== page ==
Monday, October 6, 2008
When we Live as Though we are Loved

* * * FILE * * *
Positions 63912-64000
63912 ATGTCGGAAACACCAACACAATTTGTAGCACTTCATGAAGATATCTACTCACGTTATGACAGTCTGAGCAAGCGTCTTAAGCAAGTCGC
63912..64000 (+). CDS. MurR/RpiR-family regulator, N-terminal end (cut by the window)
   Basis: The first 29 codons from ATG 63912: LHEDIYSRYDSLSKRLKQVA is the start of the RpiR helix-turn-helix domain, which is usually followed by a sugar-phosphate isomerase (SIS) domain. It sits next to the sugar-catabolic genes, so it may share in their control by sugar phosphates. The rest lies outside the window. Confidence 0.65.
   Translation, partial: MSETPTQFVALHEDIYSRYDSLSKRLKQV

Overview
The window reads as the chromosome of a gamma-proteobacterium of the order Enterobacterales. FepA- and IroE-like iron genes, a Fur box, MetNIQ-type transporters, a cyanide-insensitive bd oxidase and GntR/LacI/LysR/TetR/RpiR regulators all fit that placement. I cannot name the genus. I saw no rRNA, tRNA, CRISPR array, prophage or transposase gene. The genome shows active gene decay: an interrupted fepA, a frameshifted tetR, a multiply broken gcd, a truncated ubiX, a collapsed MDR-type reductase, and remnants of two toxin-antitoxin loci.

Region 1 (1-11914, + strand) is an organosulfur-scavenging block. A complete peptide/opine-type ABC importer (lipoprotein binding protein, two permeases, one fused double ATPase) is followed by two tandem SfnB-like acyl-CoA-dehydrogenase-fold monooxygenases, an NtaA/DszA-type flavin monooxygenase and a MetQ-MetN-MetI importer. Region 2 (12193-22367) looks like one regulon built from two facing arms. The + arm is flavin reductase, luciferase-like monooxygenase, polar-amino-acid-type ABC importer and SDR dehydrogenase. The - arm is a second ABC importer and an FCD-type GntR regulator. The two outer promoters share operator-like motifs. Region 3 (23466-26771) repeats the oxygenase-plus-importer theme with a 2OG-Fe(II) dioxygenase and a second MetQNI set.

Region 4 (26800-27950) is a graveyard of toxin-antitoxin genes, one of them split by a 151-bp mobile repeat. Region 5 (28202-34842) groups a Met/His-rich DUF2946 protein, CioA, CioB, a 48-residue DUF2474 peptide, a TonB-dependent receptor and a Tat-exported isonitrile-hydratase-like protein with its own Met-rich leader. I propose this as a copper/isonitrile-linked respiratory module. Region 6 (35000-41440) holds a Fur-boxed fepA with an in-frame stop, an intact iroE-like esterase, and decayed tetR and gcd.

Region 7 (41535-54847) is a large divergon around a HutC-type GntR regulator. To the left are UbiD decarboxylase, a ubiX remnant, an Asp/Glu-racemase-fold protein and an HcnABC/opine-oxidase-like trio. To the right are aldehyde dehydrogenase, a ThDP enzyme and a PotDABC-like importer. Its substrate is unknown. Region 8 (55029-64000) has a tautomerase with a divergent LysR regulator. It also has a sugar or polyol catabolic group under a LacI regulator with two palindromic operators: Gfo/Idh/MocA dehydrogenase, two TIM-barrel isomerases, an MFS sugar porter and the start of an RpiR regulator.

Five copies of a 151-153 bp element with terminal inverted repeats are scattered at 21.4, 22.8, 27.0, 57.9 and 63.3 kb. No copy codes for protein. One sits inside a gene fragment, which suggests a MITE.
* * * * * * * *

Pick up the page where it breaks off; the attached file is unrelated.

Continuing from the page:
Recently when I logged into my email there was waiting for me a 'check-up' email from a very dear friend. An area with which I have been wrestling was the topic of the email and I had asked my friend to hold me accountable. The truth is that I hadn't had a lot of success in this area in the last week and typically I would be dreading the faithful accountability my friend offered but when I saw the email sitting like a candle in my inbox I felt encouraged--even happy. I thought to myself, "How odd that I am happy to see that email when I have so little good to report." The truth of the matter is that I know her heart so well that I know without a single question that this person loves me to pieces and her sincere hope is for God's goodness to come about in my life. I also realize that she does not judge me based on failure or success, but based on my heart. She knows my heart's intentions and loves me for the contents within my soul. Though I knew I'd have to report some failures I also knew that her disappointment would not be "in me" but "for me" as I had before me this week the choice between God's very best and some mediocre counterfeits. If she suffered any grief over my report it would not be in me as a person but a sincere sadness that someone she loved made poor choices. Few humans can separate people's actions from people's hearts. But her unconditional love changed how I felt about her faithful encouragment in my life. Here's the thing--God's love for us is that way times a million, and most of us just don't live like we believe that. We say we believe it, but we do not live like it. God used my friend's email to remind me of His own feelings towards me despite my inadequacies. Ephesians 1:4 says, "For He chose us in Christ before the foundation of the world that we may be holy and unblemished in his sight in love." That verse packs a whole lot of truth into one relatively short sentence. For the God of the universe, of all creation, of you and of I, chose us -before the earth was formed, before the sky shone light or dark, before the stars were strung--to be encased in Jesus. When God sees us, He sees two things--a person who is holy and a person who is unblemished. Do you follow that with me? As a follower of Jesus, standing before God with our failures, our lists of mess-ups and our relative unrighteousness God still sees holiness and an unblemished creation. I know. I know. He sees holiness because we are in Christ and Christ is holy. He sees unblemished people because we are clothed in Christ's righteousness and therefore we appear like a spotless lamb. And none of that is really us. That's all Christ. But when He really looks at just us....WOE. Stop right there. That's the point. We've got to get our heads around this reality--it's NOT just us anymore. "I have been crucified with Christ, and it is NO LONGER I WHO LIVE, but Christ lives in me. So the life I now live in the body, I live because of the faithfulness of the Son of God who loved me and gave himself for me." (Gal. 2:20) From the moment we become a follower of Jesus we are never again seen alone in the nakedness and shame of our sinful and broken state. When God looks on us He sees Jesus--every single time. We are dressed in Jesus. We may not behave like Jesus, we may not think like Jesus, we may not act like Jesus, but we are in Him nonetheless. We need to know that because so much of our theology comes from the words we hear instead of The Word and we don't always realize the two don't line up. We hear things like, 'we don't want to disappoint God' and assume that somehow if we can disappoint him we must also be able to please Him. He is pleased--trust me--He is "well pleased." He's well pleased with us, but not because of us, because of who we are in--Christ. "I do not set aside God's grace, because if righteousness could come through the law, then Christ died for nothing." (Gal. 2:21) The thing is that we are loved in such a way that is completely apart from ourselves and anything we will ever do or not do. We are loved without condition because we are not loved based on our own righteousness, but based on the perfect spotless lamb of Jesus and if we think that in anyway we can appear before God in a pleasing way in our own merit we sell short all that Jesus did for us on the cross. When we say with our mouths that we can't earn God's favor but then turn around and nearly deify people who appear to have it altogether. The question must be asked, if God's pleasure in us can be related to our good doings, then, as believers, can it not also be related to our wrong doings? The answer, I believe--however controversial, is NO. Like a candle glowing in a windowsill over the holiday season, God's love is an everlasting love. It's presence in our lives is not in anyway conditional on how we behave, how together we are, or how much of a failure we are. And when He checks up on us, like my friend did, it is for our good. It is not God's intention to condemn us but to empower us. His desire is not to point out our failures, but to spur us on toward love and good deeds. When we sing of God's amazing grace we are singing of God's amazing "unmerited, unearned, undeserved favor" not His grace that saves us and then somehow becomes conditional. It's my hope that in a world where even amongst Christians we can feel a spirit of condemnation and a sense that in some way we need to perform in order to prove our worth, I may walk as one who is loved. Loved not for what I've done but because I am God's creation and I am dressed in God's Son. Those two things will never change and therefore, I am forever loved. If we can learn to walk in that truth, I believe the world will inevitably be drawn toward the irresistible warmth of the God whose scripture insists that above all "the greatest of these is love." (I Cor. 13:13) Perhaps Christ Himself said best what I fear happens all too often among sincere people who desperately want to obey and honor their heavenly Father. "Therefore pay attention to what they (experts in the law or scribes) tell you and do it. But do not do what they do, for they do not practice what they teach. They tie up heavy loads hard to carry, and put them on men's shoulders, but they themselves are not willing even to lift a finger to move them..." (Matthew 23:4) If after walking away from a sermon or a book intended for spiritual growth we feel weight like a burden or that there are a list of things we need to do to improve upon ourselves could it be possible we have misunderstood the intent? Consider again Christ's own words, "Take my yoke on you and learn from me, because I am gentle and humble in heart, and you will find rest for your souls. For my yoke is easy to bear, and my load is not hard to carry." (Matthew 11:29-30) Jesus Himself insisted He came not to condemn the world but to seek and save those who were lost. And the question must be asked if as Christ followers we are walking with a sense of failure and condemnation, then by whom are we being condemned? Many years ago I lead a Bible study on women's character. We went through a book and many were affronted by the contents of the book. Many of the ladies said it felt next to impossible to carry out the author's instructions. I followed the instructions laid out in that book to the letter for a very long time. And I'll be frank with you, I felt like I had something finally figured out. It was a difficult pace I can promise you, and after a couple of years I realized that while her ideas were excellent and well intended they were not a miraculous formula for achieving spirituality. My most spiritual moments in those years were probably on the days when I bombed big time and sat before my heavenly Father looking into His eyes soaking in His love. When I get to heaven I know that God will not commend my efforts in those years as any greater than the years when I basked in His presence and drank up His love like a warming wine. I'm ashamed to have to tell you that I remember looking into some of those women's eyes and saying, "I know this is difficult, but it is right, and your life will be better if you live like this." That I was sincerely trying to obey God and honor Him goes without saying. But as I look back on that study, my heart aches for those young mothers who were struggling to follow a God who seemed so unattainable, so righteous and perfect that to bring Him joy would be nearly impossible. For some, sadly, I believe they came to the conclusion that the goal was too lofty and that the exhaustion that resulted from their noble attempts was just not worth it. They could be better moms and wives if they just focused on their families and quit worrying about trying to please God. Man if I could have a do-over! I'd take those women's hands in my own and I'd say, "God does not care about how perfect you are, He is madly in love with you right now--while you are completely imperfect. He loves you when you are tired from being up all night with that new baby and He loves you when you fall asleep trying to pray. He loves you when you snap at your children and He loves you when you intend to make a romantic dinner for your husband and have the kids in bed early and in fact you end up eating hot dogs with kids crawling under the table. He loves you because you are His creation and He sees in you the perfection of His Son." I'd say it every single week that they came to that study because if we don't believe, live and breathe the reality of God's love in our lives we will not experience the freedom and fullness of life God intends for us here on earth. I write all of this at the risk of being criticized for not discussing James' words about being "doers" of the Word. I write all this knowing people will say you are selling God's love as a ticket to live life as you please. Knowing that people will ask what about the "working out of your salvation?" I know. Trust me, I know it's all in there. But I believe that when a person knows they are completely, madly, unconditionally loved their lives will be transformed. Do we want to live lives that are full of God and discover that we can be more in this life than we ever imagined? Paul prayed to that end when he said, "I pray...that Christ may dwell in your hearts through faith, so that, because you have been rooted and grounded in love, you may be able to comprehend with all the saints what is the breadth and length and height and depth, and thus to know the love of Christ that surpasses knowledge, so that you may be filled up to all the fullness of God. Now to him who by the power that is working within us is able to do far beyond all that we ask or think, to him be the glory in the church and in Christ Jesus to all generations, forever and ever. Amen. (Ephesians 3:16-21) God's love changes everything. Do we know that love? Really know it? I pray we do. Amen.